I could use company paper and company pens to write my letter, and mail it with a company stamp. I would be misusing company resources for personal business, but that doesn't give the company the right to read its contents. I could sit on the company toilet and use company water to take a shit, but that doesn't give them the right to watch. I could even be masturbating in there, misusing the time, and they still wouldn't have the right to monitor my activities. They would be in their rights to discipline an employee for taking long breaks and doing who knows what in the restroom, but they wouldn't be allowed to watch their employees to check just how they're spending their time in there. In this case, they can discipline her for misusing company resources, but can't violate the privacy that she has a reasonable expectation of.

      On a closer note, it's the same privacy standard as if she'd had the conversation with her lawyer on the company phone -- a misuse of resources, but not within their right to listen in.

    • by Reverberant (303566) on Friday April 02, 2010 @02:32PM (#31708686) Homepage

      The data exists on the company's computers, likely passed through their network and servers, and because of these things they are legally accesible by the company

      How far do we take this logic? Does the company have a right to search an employee's pocketbook because it's sitting in a company-owned office? Can the company take samples of an employee's lunch for drug testing (or health insurance purposes_ because it's sitting in a company-owned refrigerator, powered by company-paid-for electricity? Can a company search an employee's car because it's sitting on a company-owned parking lot?

    • by Zumbs (1241138) on Friday April 02, 2010 @02:54PM (#31708870) Homepage

      The data exists on the company's computers, likely passed through their network and servers, and because of these things they are legally accesible by the company. Unless the company accessed her email account at Yahoo using this data, there doesn't seem to be an issue to me.

      From that logic, it follows that if you send a letter by snailmail, where the letter exist in the offices of the postal service, the postal service workers have the right to open and read your letter. In my opinion, my employers have no more right to read my personal email than a postal worker has reading my letters. Usage of company email may be a gray zone, but my personal email account is not. They may argue that I sent a mail during work hours and fire me for that (if it is against company policy), but that is something very, very different.

      • The Post Office's JOB is to transport your mail. So no they don't have a right to open and read it. Besides the Constitution and laws specifically exist to prohibit this; no such law exists for doing things with a private companies assets.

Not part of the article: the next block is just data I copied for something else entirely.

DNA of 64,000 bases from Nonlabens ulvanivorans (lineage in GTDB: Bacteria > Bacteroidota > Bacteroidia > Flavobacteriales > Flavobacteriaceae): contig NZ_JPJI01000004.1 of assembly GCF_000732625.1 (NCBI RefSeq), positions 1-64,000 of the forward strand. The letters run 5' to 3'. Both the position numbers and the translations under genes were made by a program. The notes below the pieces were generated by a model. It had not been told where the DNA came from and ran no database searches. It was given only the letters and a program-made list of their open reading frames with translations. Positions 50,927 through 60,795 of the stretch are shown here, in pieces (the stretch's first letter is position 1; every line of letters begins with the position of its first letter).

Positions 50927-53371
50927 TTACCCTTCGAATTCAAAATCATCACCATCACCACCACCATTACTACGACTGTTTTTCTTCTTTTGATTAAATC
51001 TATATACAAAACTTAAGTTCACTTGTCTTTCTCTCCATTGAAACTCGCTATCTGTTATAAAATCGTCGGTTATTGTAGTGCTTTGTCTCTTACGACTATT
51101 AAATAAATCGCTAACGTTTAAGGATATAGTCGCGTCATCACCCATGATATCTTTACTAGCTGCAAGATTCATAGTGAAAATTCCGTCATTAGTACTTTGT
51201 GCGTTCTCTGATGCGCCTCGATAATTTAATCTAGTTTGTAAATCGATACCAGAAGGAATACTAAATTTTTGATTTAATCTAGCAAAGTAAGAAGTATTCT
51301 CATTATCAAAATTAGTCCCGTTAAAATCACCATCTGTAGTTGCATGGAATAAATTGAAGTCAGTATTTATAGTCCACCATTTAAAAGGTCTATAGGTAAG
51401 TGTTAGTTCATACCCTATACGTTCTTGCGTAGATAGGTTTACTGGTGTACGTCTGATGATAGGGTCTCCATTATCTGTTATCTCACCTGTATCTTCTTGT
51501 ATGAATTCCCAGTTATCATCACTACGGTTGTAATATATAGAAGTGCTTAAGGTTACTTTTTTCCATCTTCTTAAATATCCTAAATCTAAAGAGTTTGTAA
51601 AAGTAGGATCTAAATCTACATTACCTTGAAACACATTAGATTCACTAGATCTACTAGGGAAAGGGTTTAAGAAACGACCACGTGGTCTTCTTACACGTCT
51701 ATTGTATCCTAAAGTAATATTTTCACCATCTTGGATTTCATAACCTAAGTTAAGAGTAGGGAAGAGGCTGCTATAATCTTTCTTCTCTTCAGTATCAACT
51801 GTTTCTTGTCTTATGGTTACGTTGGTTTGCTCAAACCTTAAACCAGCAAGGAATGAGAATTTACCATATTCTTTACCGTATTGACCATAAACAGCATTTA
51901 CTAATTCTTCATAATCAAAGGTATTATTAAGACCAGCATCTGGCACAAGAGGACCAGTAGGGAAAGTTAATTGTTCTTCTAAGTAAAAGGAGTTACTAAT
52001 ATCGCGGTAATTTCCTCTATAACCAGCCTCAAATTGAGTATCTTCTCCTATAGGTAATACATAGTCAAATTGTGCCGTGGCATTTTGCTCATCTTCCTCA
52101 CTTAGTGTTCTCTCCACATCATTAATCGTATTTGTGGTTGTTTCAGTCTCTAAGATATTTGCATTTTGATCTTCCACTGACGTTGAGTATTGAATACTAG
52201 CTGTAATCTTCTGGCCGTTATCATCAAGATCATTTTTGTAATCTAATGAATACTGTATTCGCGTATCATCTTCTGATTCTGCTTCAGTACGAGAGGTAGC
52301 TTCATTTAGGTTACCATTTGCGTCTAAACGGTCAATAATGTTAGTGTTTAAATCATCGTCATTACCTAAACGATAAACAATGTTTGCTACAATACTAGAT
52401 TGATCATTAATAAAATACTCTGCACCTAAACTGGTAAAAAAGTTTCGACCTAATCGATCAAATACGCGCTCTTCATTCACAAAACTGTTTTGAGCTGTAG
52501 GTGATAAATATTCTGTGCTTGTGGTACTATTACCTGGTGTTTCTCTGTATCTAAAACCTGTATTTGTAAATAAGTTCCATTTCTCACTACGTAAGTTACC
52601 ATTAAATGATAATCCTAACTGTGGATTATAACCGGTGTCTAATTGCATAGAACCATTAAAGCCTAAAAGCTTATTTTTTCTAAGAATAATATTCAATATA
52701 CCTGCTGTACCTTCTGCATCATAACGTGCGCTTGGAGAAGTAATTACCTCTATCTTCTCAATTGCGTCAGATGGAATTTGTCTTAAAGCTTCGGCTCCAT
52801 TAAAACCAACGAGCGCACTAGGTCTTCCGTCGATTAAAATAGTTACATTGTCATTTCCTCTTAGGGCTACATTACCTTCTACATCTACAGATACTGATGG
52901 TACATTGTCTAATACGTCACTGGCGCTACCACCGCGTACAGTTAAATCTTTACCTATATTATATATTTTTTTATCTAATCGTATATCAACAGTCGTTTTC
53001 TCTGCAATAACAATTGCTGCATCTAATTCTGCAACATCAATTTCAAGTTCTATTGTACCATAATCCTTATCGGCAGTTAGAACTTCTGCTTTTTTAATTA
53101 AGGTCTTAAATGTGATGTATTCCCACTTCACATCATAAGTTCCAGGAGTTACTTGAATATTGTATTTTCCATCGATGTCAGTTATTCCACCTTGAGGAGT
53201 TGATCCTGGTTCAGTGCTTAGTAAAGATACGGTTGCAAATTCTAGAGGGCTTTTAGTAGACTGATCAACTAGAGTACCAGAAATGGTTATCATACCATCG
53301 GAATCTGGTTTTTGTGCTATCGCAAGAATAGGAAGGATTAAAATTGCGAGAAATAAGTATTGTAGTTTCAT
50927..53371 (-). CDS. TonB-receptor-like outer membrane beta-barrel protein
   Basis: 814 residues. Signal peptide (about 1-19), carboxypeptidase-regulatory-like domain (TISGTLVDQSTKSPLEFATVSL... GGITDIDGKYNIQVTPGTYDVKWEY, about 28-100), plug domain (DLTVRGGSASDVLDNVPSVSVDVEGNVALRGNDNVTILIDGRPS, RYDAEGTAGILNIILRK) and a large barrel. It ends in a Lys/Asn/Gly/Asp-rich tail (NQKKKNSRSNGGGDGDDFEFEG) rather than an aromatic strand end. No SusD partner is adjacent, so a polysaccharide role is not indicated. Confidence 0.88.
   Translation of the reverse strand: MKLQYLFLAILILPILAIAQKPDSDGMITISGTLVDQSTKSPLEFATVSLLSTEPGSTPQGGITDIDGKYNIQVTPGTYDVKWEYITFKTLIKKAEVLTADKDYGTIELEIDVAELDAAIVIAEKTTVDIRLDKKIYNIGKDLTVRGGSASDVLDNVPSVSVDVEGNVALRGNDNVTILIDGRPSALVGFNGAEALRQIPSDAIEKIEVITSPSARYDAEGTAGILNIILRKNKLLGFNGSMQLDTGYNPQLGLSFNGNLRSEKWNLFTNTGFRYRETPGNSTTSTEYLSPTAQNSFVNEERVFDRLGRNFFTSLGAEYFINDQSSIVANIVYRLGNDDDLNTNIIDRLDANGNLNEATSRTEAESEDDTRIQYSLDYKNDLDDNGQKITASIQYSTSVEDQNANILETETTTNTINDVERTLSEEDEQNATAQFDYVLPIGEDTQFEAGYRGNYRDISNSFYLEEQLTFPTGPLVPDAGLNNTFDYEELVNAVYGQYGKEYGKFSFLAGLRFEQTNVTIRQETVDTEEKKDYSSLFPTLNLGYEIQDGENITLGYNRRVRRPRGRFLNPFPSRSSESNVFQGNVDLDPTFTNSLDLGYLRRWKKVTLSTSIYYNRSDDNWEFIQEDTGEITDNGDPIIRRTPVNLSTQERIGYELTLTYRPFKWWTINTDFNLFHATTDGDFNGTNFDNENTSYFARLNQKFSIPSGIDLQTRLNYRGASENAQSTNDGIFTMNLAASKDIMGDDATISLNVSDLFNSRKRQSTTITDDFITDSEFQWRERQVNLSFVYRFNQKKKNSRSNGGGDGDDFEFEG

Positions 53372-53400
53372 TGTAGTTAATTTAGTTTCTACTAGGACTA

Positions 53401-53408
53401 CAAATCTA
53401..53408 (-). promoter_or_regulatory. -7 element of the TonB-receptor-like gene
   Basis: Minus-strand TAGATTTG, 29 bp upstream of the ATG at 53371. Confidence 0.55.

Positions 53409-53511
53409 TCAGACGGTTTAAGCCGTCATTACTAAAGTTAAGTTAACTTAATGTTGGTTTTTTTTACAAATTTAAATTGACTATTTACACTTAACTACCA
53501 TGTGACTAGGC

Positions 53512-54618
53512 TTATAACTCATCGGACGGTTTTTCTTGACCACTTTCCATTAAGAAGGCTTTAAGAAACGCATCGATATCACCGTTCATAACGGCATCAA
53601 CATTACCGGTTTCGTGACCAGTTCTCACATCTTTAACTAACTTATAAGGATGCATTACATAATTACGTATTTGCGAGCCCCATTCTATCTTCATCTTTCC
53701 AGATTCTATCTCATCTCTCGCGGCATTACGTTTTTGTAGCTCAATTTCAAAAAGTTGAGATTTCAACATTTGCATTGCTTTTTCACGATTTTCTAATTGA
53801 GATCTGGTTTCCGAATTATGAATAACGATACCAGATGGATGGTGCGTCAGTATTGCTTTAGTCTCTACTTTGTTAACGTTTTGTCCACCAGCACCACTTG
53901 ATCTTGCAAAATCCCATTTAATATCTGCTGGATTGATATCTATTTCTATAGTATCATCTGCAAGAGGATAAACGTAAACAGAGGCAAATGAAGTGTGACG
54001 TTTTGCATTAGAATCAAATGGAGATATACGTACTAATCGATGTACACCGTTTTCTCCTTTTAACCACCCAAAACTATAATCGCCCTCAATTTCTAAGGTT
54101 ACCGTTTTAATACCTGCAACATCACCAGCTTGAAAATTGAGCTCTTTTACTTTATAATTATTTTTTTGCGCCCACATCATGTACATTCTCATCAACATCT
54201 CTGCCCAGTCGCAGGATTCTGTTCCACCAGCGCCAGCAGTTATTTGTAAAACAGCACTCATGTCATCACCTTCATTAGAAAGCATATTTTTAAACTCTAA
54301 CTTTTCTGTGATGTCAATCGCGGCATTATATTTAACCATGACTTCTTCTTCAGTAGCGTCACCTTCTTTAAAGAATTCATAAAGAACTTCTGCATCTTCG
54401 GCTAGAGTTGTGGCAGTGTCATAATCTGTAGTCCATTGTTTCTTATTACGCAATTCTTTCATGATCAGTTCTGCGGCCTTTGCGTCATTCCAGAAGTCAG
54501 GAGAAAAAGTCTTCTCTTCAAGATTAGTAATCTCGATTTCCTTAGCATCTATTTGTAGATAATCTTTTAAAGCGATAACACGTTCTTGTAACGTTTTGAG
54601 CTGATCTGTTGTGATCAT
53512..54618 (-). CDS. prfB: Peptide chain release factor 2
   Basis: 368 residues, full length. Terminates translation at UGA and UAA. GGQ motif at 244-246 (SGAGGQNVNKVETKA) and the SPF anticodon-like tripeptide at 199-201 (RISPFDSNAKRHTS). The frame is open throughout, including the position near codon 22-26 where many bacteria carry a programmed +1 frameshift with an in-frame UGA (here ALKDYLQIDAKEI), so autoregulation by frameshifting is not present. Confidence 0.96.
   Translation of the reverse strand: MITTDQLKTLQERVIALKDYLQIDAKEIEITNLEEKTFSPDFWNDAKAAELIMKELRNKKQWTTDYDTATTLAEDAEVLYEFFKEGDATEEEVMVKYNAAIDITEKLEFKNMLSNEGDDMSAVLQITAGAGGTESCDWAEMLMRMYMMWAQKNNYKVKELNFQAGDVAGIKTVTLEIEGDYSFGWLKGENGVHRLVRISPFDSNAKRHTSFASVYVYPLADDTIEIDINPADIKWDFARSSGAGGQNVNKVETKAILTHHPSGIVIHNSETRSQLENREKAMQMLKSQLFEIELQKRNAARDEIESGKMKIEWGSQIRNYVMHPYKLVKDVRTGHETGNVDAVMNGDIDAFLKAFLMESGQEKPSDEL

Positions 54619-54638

Your employer is not tasked with sending/delivering your electronic mail. Therefore anything going over their *private* network is indeed fair game for them. They do not have a right to access her yahoo mail account itself, but certainly they can intercept and read
        • "But using the company resources opens up their right to see what you are doing. "

          Well but if they can't listen to your personal phone call even though its a company phone, why should email be different?
          • Re: (Score:3, Informative)

            Are they prohibited from listening to personal calls made on a company phone?

            Linky [privacyrights.org]

            "An important exception is made for personal calls. Under federal case law, when an employer realizes the call is personal, he or she must immediately stop monitoring the call. (Watkins v. L.M. Berry & Co., 704 F.2d 577, 583 (11th Cir. 1983)) However, when employees are told not to make personal calls from specified business phones, the employee then takes the risk that calls on those phones may be monitored."

            So i
        • by vux984 (928602)

          If my lunch is in my company's fridge, they can access it. If it is in my personal bag, they cannot

          That makes no sense. What if your lunch is in your personal bag, and your personal bag is in the company fridge?

          If you access yahoo email via your personal laptop over your personal wi-fi connection (not over company network) then no they can't see it because you aren't using anything of theirs.

          What if you are explicitly allowed to use the company laptop and network for personal use during breaks provided with

          • That makes no sense. What if your lunch is in your personal bag, and your personal bag is in the company fridge?